This diagram shows how multiple mobile devices access data stored on the Cloud for a Mobile App to work

For the vast majority of business apps, the primary goal is to create a user-friendly interface to access data stored on the cloud. For applications that follow this format, the primary question is does this data currently exist somewhere already and how/are the data interfaces secured? For example, Facebook’s accessible content, all the photos, videos, and comments exist because users upload that data and is then shared on Facebook’s secure servers.

When a user views their timeline, the Facebook app checks the server for the latest posts, and sends the relevant content to the phone via a secure communication method. Most apps function like this, and it’s imperative to establish a secure and encrypted line of communication with the server and the user’s mobile device.

This is typically where we see the majority of the budget sit for apps. If a business is starting from scratch, the database and its infrastructure needs to be developed, the Application Program Interface (API) end points need to be created for app interaction, and the application needs to be hosted in the cloud. If the data already exists on a 3rd party platform, it needs to be determined if they can securely access the data. If not, it’s highly recommended that a secure feature is created to embed trust in the user. Some considerations for the backend include:

  • Where will the data be hosted?
  • How real-time is the data?
  • How will the communication happen securely between the cloud and the app?
  • Are users only reading data, or are they passing data back to you?
  • Does the cloud application need a separate administrator interface?

How Cloud Infrastructure Works with Apps

As an example, we developed an app for a company that sold wireless thermostats that could be controlled from a mobile phone. The thermostat was installed in a home and then connected to the Wi-Fi network. Developing an app that supported the features of the thermostat carried great importance to their business model; however, their current data infrastructure did not support this endeavor.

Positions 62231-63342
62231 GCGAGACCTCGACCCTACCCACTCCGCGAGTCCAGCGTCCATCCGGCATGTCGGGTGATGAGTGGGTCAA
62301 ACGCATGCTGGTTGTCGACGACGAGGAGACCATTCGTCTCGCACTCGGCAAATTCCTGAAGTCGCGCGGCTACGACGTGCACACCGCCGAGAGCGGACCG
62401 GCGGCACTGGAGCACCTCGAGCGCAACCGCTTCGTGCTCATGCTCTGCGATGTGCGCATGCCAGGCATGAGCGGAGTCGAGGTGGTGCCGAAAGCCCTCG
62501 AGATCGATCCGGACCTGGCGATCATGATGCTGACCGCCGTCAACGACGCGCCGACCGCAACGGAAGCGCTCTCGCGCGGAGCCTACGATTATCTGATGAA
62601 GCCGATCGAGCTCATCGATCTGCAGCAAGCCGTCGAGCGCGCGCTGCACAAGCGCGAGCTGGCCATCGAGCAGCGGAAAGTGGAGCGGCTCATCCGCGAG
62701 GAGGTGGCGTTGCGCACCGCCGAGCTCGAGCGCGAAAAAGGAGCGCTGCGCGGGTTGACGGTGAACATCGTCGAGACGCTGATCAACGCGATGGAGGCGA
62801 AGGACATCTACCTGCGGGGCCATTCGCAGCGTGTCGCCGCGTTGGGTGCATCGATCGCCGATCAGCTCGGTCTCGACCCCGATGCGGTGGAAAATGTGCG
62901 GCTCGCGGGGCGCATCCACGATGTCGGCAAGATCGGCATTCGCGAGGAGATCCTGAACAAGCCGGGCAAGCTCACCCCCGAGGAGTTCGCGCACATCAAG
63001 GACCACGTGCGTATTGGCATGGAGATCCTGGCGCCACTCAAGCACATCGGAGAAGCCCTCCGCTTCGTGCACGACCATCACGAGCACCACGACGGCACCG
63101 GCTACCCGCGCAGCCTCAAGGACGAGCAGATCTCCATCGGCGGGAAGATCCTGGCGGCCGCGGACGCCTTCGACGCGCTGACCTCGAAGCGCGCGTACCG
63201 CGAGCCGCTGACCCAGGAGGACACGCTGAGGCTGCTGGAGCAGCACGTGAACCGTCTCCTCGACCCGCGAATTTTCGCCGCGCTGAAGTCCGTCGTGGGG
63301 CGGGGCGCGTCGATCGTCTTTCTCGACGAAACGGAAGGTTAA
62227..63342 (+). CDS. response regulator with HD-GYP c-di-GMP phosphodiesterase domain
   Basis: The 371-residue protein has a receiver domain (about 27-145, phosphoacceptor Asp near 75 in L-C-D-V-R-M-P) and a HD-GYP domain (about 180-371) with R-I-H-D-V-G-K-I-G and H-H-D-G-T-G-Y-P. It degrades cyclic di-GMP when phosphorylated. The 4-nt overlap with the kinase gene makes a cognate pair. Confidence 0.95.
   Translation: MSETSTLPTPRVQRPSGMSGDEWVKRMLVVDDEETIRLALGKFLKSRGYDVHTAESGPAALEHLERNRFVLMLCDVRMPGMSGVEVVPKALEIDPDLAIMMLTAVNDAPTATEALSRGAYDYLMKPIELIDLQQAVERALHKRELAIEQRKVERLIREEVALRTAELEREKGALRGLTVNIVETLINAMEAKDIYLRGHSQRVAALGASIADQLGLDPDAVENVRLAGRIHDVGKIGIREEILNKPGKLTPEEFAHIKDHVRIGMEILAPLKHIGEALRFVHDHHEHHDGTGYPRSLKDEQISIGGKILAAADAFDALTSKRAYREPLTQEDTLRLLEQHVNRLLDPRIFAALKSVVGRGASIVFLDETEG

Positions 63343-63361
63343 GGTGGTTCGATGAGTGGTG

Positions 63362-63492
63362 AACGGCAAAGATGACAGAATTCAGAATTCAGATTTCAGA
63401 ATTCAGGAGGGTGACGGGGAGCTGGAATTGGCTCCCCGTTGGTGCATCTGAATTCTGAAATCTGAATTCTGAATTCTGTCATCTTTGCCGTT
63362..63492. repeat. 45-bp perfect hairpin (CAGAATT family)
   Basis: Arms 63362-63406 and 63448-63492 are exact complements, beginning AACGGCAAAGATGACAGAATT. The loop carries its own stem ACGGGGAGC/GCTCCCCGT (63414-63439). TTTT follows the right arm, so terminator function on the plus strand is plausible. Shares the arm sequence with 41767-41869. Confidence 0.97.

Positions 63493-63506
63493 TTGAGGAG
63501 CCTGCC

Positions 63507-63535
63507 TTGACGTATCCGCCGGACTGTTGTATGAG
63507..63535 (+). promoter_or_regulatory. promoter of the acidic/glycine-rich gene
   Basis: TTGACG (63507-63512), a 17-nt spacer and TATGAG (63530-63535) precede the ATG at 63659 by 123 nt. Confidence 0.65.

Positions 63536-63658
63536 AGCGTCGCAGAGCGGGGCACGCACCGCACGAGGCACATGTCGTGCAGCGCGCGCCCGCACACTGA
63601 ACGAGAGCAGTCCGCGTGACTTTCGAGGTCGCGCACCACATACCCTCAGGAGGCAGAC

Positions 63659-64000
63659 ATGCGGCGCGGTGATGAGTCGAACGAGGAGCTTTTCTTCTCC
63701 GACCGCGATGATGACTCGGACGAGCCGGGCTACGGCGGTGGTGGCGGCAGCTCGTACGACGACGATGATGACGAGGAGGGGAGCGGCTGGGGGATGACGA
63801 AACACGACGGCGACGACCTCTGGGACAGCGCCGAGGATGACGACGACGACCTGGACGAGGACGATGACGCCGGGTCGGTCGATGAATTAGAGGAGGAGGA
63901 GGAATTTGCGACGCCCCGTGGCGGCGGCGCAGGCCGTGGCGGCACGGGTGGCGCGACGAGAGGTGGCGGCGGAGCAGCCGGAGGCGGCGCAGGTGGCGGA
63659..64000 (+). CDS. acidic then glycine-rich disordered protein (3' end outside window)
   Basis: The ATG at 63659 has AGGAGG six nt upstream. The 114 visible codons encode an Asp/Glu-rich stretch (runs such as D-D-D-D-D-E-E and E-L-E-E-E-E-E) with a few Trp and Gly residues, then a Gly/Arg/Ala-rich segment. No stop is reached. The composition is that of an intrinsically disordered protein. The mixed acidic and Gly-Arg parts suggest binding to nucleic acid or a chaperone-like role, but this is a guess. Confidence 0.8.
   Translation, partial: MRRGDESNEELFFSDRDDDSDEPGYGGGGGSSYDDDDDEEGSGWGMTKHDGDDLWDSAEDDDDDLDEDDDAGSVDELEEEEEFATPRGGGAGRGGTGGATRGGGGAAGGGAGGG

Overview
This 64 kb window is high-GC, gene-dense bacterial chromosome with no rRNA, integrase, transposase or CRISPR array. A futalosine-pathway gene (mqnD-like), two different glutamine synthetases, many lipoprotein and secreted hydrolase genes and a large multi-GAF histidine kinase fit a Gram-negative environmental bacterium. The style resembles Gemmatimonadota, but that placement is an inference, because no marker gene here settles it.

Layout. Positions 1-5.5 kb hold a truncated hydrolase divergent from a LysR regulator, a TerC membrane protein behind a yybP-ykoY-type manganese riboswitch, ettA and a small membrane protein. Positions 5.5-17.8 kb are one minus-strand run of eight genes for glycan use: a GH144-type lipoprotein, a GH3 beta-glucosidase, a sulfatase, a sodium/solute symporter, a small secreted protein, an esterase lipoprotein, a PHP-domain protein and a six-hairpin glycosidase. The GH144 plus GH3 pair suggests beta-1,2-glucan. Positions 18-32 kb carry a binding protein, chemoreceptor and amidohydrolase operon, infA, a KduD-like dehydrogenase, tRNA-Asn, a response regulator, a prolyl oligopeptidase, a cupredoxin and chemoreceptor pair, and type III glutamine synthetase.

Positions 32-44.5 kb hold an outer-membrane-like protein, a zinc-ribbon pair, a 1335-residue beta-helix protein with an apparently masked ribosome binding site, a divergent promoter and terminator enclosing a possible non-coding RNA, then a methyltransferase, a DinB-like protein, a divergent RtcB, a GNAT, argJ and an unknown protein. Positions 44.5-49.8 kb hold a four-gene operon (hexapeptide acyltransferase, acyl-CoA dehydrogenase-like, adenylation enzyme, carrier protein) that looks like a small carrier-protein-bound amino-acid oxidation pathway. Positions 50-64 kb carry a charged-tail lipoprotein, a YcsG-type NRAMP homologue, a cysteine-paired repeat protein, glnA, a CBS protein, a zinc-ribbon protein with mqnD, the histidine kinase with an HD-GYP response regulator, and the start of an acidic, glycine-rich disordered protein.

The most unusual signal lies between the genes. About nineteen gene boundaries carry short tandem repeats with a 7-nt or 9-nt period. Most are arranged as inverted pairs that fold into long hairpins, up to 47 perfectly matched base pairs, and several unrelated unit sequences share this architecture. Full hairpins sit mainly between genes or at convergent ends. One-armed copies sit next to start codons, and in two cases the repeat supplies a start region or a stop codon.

Our first step in developing the app involved creating a system for the thermostats to communicate with a cloud server that stored the current temperature and state. Once that was configured on the server, we then generated a website interface for users to change their thermostat settings remotely. Once this platform was in place, we created both an iPhone and Android app for universal accessibility; our client diversified the availability of their application to satisfy a larger audience. Overall, it was a 6-month project and had two full time employees to build out the infrastructure. But the mobile application piece only took about a 6 week chunk out of that project.

One of the most important things to keep in mind if you’re looking to build an application are the data infrastructure requirements. If your company lacks the required infrastructure to store and handle the exchange of data, it could require significant time to securely develop those pieces for your app to interact with.

Merging the App Interface and Data onto the Platforms

Once the specifications are defined, design is finalized, and the backend data interaction has been developed, we are ready to start developing the mobile application. At this point, it is critical to understand the behaviors and preferences in which your users exhibit, and how accessible your app is to their device application store. Meaning, if the app is for general consumers, it is best to create the app for both Android and iOS. According to Statista.com, about 53% of users in the US use an Android, and 45% use Apples iOS platform. Other platforms, such as Blackberry and Microsoft, are so small they likely don’t need to be considered initially. If the app is internal, and your company has a policy of a certain type of phone, then you may consider only building for one specific type.

If you are developing for both, you should put a priority on which one should be done first. We typically start with iOS because the overall process takes longer to get the app approved, but there could be reasons for either one. Another consideration is development time. There are tools available, such as Xamarin, that allows you to build on both platforms. We typically recommend this method to start as you can release both apps in a much quicker timeframe. As your business grows, you may want to consider doing them natively once time and budget allow (a native application is an application that has been developed to perform solely on a specific platform or user device, taking advantage of the features and capabilities of the operating system functionality).